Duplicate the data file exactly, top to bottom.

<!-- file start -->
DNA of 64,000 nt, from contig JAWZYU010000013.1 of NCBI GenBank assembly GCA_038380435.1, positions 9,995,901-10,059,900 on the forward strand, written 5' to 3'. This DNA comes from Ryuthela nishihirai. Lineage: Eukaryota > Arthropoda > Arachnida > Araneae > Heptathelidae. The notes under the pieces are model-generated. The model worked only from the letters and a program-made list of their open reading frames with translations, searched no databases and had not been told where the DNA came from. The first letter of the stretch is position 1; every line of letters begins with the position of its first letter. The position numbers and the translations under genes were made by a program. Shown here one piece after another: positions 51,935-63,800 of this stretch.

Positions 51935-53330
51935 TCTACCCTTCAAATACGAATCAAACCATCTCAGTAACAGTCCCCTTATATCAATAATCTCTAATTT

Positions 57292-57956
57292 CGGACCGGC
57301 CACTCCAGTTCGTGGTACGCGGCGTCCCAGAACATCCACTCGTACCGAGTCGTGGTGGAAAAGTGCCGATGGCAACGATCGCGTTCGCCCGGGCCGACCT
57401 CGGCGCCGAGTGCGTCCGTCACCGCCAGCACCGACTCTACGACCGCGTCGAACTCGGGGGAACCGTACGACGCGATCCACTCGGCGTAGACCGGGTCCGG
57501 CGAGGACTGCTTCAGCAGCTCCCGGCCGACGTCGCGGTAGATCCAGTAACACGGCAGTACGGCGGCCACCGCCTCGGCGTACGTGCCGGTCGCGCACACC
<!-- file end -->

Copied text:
DNA of 64,000 nt, from contig JAWZYU010000013.1 of NCBI GenBank assembly GCA_038380435.1, positions 9,995,901-10,059,900 on the forward strand, written 5' to 3'. This DNA comes from Ryuthela nishihirai. Lineage: Eukaryota > Arthropoda > Arachnida > Araneae > Heptathelidae. The notes under the pieces are model-generated. The model worked only from the letters and a program-made list of their open reading frames with translations, searched no databases and had not been told where the DNA came from. The first letter of the stretch is position 1; every line of letters begins with the position of its first letter. The position numbers and the translations under genes were made by a program. Shown here one piece after another: positions 51,935-63,800 of this stretch.

Positions 51935-53330
51935 TCTACCCTTCAAATACGAATCAAACCATCTCAGTAACAGTCCCCTTATATCAATAATCTCTAATTT

Positions 57292-57956
57292 CGGACCGGC
57301 CACTCCAGTTCGTGGTACGCGGCGTCCCAGAACATCCACTCGTACCGAGTCGTGGTGGAAAAGTGCCGATGGCAACGATCGCGTTCGCCCGGGCCGACCT
57401 CGGCGCCGAGTGCGTCCGTCACCGCCAGCACCGACTCTACGACCGCGTCGAACTCGGGGGAACCGTACGACGCGATCCACTCGGCGTAGACCGGGTCCGG
57501 CGAGGACTGCTTCAGCAGCTCCCGGCCGACGTCGCGGTAGATCCAGTAACACGGCAGTACGGCGGCCACCGCCTCGGCGTACGTGCCGGTCGCGCACACC